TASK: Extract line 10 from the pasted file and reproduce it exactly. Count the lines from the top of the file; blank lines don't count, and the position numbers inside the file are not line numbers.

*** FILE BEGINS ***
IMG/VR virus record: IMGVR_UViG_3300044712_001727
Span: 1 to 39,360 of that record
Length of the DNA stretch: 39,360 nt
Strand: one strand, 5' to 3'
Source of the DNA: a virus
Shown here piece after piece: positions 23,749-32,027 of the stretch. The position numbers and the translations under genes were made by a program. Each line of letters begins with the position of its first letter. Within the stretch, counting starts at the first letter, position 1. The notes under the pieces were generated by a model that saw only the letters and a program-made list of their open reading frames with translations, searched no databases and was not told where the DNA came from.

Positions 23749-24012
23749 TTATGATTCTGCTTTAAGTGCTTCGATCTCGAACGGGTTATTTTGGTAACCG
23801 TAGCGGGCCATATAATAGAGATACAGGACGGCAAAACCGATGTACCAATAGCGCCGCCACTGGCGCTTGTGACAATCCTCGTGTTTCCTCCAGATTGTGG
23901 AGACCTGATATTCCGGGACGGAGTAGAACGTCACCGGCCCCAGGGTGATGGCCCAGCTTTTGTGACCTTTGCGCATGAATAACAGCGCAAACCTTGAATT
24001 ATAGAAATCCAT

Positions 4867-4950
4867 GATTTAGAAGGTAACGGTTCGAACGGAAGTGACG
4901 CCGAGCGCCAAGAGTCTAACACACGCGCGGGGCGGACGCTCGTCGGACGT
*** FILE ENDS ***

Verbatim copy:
23901 AGACCTGATATTCCGGGACGGAGTAGAACGTCACCGGCCCCAGGGTGATGGCCCAGCTTTTGTGACCTTTGCGCATGAATAACAGCGCAAACCTTGAATT